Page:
CamdenNewJournal

The independent London newspaper

Mulberry tree must survive its big move

Relocation as new homes are built on Highbury estate

03 December, 2021 — By Anna Lamche

The much-loved Mulberry tree

CAMPAIGNERS who have spent two years trying to save a treasured mulberry tree say they are now being “fobbed off”.

Islington Council says it will relocate the tree as part of its work on the Park View estate in Highbury, where new homes are being built.

More than 6,000 signatures were added to a petition calling for it to be protected.

Residents were told there would be a full consultation on the new location of the tree.

Last Tuesday, residents were sent a letter by the council’s “new homes development team” asking them to vote for one of three new locations with a seven-day deadline.

Sarah Brakes, a Park View resident, said: “As far as I’m concerned, that is not a proper consultation.”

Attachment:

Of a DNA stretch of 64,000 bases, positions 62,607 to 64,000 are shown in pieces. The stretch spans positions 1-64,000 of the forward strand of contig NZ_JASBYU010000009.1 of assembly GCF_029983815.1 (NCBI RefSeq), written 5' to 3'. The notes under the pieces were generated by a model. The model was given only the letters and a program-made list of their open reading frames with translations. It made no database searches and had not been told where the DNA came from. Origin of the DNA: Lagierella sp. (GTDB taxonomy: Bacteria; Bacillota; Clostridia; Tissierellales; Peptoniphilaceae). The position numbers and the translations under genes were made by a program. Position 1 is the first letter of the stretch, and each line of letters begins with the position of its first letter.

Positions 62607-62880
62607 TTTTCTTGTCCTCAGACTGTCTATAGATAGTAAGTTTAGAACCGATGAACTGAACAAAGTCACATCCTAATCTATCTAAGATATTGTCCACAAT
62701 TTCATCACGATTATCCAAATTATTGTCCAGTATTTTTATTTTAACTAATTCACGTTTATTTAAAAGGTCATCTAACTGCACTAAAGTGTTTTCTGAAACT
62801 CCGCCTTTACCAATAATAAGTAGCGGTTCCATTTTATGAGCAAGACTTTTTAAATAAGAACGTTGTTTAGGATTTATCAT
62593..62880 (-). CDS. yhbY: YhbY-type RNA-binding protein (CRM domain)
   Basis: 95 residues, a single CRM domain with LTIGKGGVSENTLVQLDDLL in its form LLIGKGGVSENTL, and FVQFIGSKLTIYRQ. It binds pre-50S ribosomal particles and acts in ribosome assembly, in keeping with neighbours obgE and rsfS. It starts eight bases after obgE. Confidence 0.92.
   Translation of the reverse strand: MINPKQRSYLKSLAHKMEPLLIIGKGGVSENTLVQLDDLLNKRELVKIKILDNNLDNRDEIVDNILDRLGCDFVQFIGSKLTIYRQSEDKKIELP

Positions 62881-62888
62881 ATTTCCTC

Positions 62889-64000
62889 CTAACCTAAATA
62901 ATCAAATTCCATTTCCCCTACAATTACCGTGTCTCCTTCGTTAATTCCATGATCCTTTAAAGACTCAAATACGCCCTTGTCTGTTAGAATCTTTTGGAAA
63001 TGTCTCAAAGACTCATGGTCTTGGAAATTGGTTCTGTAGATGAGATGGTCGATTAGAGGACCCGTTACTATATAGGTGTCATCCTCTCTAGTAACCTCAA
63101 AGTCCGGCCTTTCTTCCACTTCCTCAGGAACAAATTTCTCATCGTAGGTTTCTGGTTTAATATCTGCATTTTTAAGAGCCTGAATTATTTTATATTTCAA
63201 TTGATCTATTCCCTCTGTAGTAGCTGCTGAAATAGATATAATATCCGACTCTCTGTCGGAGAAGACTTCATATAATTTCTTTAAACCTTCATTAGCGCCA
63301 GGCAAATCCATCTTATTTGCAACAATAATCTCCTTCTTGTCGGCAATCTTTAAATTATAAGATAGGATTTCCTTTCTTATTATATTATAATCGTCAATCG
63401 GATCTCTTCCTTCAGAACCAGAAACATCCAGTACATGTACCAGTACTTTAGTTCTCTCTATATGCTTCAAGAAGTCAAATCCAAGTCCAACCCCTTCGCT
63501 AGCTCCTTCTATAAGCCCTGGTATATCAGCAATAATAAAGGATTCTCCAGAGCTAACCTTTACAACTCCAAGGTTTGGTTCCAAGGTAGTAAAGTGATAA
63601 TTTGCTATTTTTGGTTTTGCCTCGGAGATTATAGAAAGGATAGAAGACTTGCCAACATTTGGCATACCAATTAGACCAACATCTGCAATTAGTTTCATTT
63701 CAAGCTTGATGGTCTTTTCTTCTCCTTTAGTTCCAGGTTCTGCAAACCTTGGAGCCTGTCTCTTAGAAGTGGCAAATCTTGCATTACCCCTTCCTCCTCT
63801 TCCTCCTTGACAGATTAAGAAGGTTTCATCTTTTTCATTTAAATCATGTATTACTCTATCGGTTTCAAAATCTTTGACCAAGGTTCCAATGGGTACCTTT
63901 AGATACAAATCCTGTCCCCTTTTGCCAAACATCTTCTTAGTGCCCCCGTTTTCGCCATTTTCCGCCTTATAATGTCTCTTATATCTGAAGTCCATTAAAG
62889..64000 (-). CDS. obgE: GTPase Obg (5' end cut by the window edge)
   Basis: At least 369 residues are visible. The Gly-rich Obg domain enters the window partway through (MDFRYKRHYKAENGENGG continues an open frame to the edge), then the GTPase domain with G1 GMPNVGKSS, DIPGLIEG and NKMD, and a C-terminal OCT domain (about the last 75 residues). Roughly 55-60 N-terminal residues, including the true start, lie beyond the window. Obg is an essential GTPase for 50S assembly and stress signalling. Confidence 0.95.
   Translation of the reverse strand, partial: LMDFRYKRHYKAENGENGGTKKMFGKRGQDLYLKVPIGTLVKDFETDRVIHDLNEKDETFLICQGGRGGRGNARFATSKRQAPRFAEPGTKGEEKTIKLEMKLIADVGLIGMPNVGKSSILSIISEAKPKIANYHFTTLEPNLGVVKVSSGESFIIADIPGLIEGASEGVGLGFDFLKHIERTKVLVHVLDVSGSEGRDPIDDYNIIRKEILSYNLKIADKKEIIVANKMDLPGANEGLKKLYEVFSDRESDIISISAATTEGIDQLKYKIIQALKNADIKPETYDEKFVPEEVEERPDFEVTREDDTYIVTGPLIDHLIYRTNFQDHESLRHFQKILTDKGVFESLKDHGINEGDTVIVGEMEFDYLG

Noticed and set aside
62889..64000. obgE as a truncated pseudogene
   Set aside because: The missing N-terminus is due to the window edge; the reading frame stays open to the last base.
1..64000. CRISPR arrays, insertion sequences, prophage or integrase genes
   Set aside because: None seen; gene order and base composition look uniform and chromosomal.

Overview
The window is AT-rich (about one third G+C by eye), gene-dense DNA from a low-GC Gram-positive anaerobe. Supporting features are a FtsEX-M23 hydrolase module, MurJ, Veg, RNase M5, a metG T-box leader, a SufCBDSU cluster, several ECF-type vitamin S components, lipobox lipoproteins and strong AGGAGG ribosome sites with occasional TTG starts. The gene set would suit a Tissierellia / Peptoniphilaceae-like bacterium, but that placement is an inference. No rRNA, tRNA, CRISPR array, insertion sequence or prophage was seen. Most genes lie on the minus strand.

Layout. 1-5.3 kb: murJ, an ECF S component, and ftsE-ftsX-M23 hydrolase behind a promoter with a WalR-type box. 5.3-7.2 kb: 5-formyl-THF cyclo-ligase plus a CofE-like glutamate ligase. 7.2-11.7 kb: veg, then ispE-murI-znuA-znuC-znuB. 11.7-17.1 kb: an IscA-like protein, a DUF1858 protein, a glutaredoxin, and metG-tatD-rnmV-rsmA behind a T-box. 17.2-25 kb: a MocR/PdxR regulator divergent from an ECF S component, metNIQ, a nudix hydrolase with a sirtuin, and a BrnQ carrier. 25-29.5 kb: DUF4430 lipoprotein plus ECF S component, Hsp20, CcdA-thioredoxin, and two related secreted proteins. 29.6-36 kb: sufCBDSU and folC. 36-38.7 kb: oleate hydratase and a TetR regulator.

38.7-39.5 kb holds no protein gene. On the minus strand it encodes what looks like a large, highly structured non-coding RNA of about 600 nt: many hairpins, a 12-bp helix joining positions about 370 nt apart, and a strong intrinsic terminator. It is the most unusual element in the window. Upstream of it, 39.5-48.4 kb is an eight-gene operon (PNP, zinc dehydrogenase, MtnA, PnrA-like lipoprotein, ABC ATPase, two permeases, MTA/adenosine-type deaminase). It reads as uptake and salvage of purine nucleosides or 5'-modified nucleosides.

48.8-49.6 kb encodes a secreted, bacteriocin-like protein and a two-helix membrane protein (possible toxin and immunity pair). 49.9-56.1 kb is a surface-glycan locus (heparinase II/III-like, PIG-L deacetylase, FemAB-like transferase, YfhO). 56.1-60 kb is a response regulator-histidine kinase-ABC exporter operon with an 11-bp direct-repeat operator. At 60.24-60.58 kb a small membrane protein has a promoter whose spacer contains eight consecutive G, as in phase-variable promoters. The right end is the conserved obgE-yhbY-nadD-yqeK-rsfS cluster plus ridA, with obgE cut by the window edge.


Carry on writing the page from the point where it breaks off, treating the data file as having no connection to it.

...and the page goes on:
The council held a Zoom meeting on Wednesday night to announce the result of the vote. But the decision has been delayed pending further research into the viability of the plots suggested by the council.

Ms Brakes has said that two of the three locations suggested by the council are not appropriate sites for the tree.

“People have said to me they voted for plot B because that was the only suitable option,” she said. “My problem is we’ve not been given a real choice.”

Ms Brakes claims one plot is unsuitable because the tree will not receive enough sunlight, while residents think the other suggested plot is not part of the estate.

“This tree has to survive,” Ms Brakes said. “We don’t want another tree. We’ve got people who ate the fruit when they were five and now they’re 70. We’ve already saved it and yet we’re going through this.”

Councillor Martin Klute, who heads the planning committee, said: “The options for locations were presented as something of a fait accompli, with no explanation of how the locations were chosen, or others discounted.”

Cllr Diarmaid Ward, Islington’s housing chief, said: “Felling trees is always a last resort. That is why we have carefully considered alternative locations for the tree and, so that residents can have their say, we’ve asked for their views on three locations that would give it the best possible chance of survival.”

Share this story

Post a comment

,